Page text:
The Liffey Swim
If, by chance, you should be strolling by Rory O’More Bridge on a summer’s afternoon and should happen upon hundreds of goose pimpled men and women who, clad in their beachwear, descend onto a jetty in the river and dive willingly into the murky, icy waters below - well then, you have happened upon the Liffey Swim!
One of the longest running sea races in the world, the first swim, in July 1920, saw the competitors gather on the nearby Guinness jetty and descend to a mere rowing boat from where they plunged under the bridge to swim the length of the Liffey, emerging from under the Loop Line Bridge at Tara Street Baths. Thousands of spectators gathered then and gather now, happily enduring any turn in the weather, including that well known Irish experience of enjoying the four seasons in one day!
The thrill of the Liffey Swim was not only captured by Jack B. Yeats in an Olympic medal winning painting, he also put pen to paper in praise:
Almost lost in the incoming whitegold, legions
of delicate, dark arms
were lifting like timelapse seedlings
and falling like scissors. The old stuff
of tall stories window and traffic
banked to each side, new strokes,
a broad afternoon in ribbons.
Recreational swimming in the Liffey has long been enjoyed. In the days when heavily laden cargo ships sailed up river, almost to the walls of the old city, fearless and foolhardy youngsters dared each other to climb the very tallest masts and dive into the rubbish strewn waters below. An organised race also took place in 1886 from this same starting point to Butt Bridge and in 1923, the Free State Senator, Oliver St. John Gogarty, took a most timely swim in the Liffey waters to escape his I.R.A. captors.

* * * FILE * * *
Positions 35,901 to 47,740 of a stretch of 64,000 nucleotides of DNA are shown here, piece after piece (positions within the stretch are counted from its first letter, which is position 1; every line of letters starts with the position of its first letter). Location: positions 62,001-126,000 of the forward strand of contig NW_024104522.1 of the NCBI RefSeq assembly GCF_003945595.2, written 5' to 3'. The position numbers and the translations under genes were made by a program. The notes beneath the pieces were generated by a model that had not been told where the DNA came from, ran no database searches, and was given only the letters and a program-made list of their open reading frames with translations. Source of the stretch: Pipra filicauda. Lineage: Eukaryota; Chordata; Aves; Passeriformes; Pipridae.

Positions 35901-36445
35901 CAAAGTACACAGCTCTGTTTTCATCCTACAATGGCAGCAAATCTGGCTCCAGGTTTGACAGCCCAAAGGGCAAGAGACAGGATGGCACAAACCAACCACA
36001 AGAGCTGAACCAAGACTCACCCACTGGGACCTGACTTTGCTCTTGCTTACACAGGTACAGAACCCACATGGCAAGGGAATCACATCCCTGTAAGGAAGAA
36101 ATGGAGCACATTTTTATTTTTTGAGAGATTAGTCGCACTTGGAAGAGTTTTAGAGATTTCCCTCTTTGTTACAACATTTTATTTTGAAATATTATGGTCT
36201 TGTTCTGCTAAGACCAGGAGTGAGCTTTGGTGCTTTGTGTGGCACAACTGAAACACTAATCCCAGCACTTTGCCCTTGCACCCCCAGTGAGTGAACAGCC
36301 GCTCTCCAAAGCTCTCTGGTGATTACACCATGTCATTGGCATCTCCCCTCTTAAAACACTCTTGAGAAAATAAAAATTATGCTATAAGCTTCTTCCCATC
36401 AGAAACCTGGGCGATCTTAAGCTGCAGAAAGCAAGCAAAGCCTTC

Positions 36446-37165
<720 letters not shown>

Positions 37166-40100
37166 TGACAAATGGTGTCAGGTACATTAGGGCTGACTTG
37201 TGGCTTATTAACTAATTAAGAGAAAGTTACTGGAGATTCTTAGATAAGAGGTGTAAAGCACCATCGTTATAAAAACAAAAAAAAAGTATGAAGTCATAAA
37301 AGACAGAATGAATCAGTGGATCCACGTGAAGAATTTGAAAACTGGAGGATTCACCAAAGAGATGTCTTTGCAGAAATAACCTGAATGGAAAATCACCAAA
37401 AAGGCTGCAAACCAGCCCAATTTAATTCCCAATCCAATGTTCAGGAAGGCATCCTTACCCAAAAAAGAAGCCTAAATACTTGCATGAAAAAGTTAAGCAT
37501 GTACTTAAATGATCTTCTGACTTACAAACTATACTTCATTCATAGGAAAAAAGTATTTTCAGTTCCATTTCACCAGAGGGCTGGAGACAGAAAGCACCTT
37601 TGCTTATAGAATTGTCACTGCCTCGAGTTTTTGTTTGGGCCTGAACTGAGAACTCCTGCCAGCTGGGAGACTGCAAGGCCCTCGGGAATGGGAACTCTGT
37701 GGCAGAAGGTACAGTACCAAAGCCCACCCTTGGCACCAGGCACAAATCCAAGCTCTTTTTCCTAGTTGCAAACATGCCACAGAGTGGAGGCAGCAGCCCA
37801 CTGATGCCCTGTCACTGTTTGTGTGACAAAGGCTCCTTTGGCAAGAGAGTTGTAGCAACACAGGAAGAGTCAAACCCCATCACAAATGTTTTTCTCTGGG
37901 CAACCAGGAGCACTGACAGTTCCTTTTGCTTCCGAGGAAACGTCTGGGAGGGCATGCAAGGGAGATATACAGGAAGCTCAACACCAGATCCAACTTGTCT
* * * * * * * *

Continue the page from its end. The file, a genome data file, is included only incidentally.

And for pure Dublin eccentricity who could beat Tom Ecclin, who having declared his undying love to an unsuspecting lady on Essex Bridge and she having, soundlessly, rejected him, he dived into the river and swam to Bachelor’s Walk!
Eighteen year old Marie Finney, an English exhibition swimmer, came to Dublin in 1890 to perform the same feat she had already accomplished from London Bridge - to dive into the capital’s river. Alas, more genteel Irish sensibilities meant she was arrested right before the eyes of thousands of spectators. Thoughts of women thrashing through the tidal waters of the Liffey alongside the pride of Irish manhood excited and frightened the Irish establishment, most particularly the clergy, so much that women did not become full participants in the Liffey Swim until 1991.
Today this gruelling physical challenge is sponsored by Dublin City Council, and competitors, who must fulfil certain entry criteria, come from all over the world - but no wetsuits please!
What more unique journey, under Liffey bridge after bridge and through the very heart of Dublin, could there possibly be?